Animal stories



From the beginning it was clear that the elephant was planning rebellion. The morning had started harmlessly, in the hum of Indian forest wetness, in Jaldapara Forest Reserve, West Bengal. We had mounted the elephant from a wooden platform. The howdah which was strapped to the elephant’s back consisted of a padded iron frame, and two iron railings to which we clung. She was a tossing elephant, right from the first step, with a defiant head. It was a great and huge head, a compendium of power, a mighty skull stretched tight with grey creased skin, and I wondered if the heavy scarring on the left forehead, a lattice of pinkish ancient wounds, was an indication of former defiance, of bitter contests between beast and master.

The mahout himself was bare-footed, and sat astride the short neck of the elephant. In his hand he held a heavy iron ankush. It was polished from years of holding. Perhaps it had even belonged to his father. At one end the ankush was split into two. There was a large curved iron hook, which ended in a sharp point, and there was a flat heavy baton of iron.

And we were on an elephant, and high, and in the jungle, which was Indian, and everything was magic, and the elephant pressed its great body through the trees, and branches were bent and then unbent, and there were monkeys, and I wanted to thank the elephant, that we could ride her, but the elephant was not interested in us, nor even the mahout, who was merely a troublesome intervention.

You could tell because the elephant refused to walk down the path until the mahout cursed her and worked his feet and legs in a frantic display of dexterity to which she finally yielded. And you could tell because she would stop between green strapping and fronding, and defiantly tear at patches of thick shooting which was unfurling and rich, and when she stopped, and stretched out her trunk, and encircled the succulence with her extended musculature, the mahout slapped her with the flat end of the ankush, and told her not to eat, and to walk as she was told. But she took her time in stopping eating, just to be defiant, and to demonstrate her might, and she was waiting her chance.

And as she walked through the slosh and slipping, the elephant’s feet made sounds like plugs being pulled from laundry troughs, and the foliage slapped against her mightiness, and our faces were wet with the mystery of the forest.

‘I think I can hear an elephant calling from far away,’ I said to Jeremy.

‘It’s not an elephant. It’s a car on the road,’ he said.

‘But there’s no road.’

‘Maybe it’s thunder,’ he said.

So we listened some more and then suddenly I realised that the throbbing was coming from beneath us and that it was the sound of our elephant who was calling to other elephants, somewhere far away. She was searching for her kind. And it was the most majestic and magical calling, a silent calling that could not be heard and yet was heard. For her body vibrated with a sound of caves and jungle vines and tigers, and this empty, luminous, singing throb consumed her greatness, as our little, boned constructions perched upon her. And with her infrasonic call to her distant kind, I became merged in the ancientness and the wildness, and this song, this cry, this endless throbbing vibration of capture and reconciliation. And I was just an intruder, willfully perched and interrupting the eons of elephant ways. And I knew the elephant did not want us there, for we were just small, balancing interlopers, dropped into her endlessness of green trample and trumpeting.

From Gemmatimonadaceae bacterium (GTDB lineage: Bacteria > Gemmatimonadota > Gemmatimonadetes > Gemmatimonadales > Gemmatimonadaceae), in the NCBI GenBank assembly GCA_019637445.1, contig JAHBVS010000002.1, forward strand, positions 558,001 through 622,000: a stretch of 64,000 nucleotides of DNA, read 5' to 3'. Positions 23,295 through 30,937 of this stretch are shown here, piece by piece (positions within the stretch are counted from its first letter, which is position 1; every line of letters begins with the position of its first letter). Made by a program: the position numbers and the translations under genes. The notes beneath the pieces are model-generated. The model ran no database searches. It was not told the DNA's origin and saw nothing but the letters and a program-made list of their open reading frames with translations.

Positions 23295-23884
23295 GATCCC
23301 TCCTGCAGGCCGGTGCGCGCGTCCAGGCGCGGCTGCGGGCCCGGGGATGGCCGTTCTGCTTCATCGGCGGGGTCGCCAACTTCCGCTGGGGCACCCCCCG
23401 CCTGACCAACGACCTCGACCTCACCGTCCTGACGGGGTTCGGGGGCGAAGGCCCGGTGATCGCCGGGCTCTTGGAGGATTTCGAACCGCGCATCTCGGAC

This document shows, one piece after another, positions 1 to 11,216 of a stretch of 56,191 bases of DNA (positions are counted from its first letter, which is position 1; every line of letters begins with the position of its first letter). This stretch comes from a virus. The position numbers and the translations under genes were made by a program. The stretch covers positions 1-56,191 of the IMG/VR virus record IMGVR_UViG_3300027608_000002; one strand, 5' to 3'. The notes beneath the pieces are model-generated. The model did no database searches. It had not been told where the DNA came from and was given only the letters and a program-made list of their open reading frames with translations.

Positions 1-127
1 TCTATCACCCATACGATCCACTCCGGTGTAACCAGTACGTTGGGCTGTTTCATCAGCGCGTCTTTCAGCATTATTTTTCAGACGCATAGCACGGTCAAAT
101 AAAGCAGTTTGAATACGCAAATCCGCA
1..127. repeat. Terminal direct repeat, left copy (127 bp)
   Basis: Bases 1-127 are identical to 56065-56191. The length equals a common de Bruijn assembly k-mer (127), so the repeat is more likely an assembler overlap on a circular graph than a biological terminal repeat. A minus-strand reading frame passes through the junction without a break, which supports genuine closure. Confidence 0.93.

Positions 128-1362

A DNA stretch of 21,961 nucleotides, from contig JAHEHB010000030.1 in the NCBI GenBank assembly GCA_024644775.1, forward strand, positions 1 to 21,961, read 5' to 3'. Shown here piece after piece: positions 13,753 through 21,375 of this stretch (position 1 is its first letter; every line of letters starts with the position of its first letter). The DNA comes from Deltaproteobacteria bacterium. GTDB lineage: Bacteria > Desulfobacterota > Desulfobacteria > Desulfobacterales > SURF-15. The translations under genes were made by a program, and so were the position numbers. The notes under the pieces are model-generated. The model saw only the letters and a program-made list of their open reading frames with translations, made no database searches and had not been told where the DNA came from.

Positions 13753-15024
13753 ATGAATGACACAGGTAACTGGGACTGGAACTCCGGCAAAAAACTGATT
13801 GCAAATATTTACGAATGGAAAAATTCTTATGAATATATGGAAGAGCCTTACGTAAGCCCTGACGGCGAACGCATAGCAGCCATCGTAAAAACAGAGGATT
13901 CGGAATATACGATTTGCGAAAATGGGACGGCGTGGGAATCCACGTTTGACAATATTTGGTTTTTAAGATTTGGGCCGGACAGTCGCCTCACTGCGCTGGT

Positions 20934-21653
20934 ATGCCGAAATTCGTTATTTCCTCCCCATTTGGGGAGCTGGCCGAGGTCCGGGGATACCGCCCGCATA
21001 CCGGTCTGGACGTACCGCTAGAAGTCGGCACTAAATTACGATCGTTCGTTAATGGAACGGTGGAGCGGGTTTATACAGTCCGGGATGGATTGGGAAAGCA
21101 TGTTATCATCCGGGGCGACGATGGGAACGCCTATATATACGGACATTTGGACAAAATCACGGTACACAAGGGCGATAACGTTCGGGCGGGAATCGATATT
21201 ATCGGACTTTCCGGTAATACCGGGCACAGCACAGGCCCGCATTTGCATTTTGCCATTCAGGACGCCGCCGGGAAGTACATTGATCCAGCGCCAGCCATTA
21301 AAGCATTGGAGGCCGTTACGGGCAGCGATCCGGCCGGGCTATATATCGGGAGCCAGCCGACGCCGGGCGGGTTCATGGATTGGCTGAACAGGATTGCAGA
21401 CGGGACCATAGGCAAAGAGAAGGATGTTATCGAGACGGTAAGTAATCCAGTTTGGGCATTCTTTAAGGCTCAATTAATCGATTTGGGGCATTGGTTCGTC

But we continued to allow ourselves to be carried, and the elephant continued to allow us to be carried, and we journeyed further into the thickness, and there were vines like Tarzan, and deer that jumped like bottle labels with archery designs. And we came to a river, and it was clear water that ran between ferns and tufts of grass, and bushes, and the elephant stopped in the middle of the river, and took the water into her trunk, and rejoiced in the flowing, and did not want to move. But the mahout had to urge her on, in case she grew even more defiant.

Then there was a great clearing, and we could see in the distance, through several kilometers of fade that there were other elephants, in a herd. And there was also a man with an elephant. And the elephant upon which we happened to be sitting became excited, and began to trumpet to the other, distant elephant, and the mahouts called to each other. From far away the voice of the distant mahout came across the marsh which was open and flat.

But whatever calling the mahouts initiated could not be like the trumpeting of the elephants, who again and again filled the space of the earth with their yearning. And they wanted to be beside each other, and to touch each other, and to speak to each other, and not to be bound and controlled, and instructed and separated. They wanted to speak elephant words, and have elephant caresses and elephant news.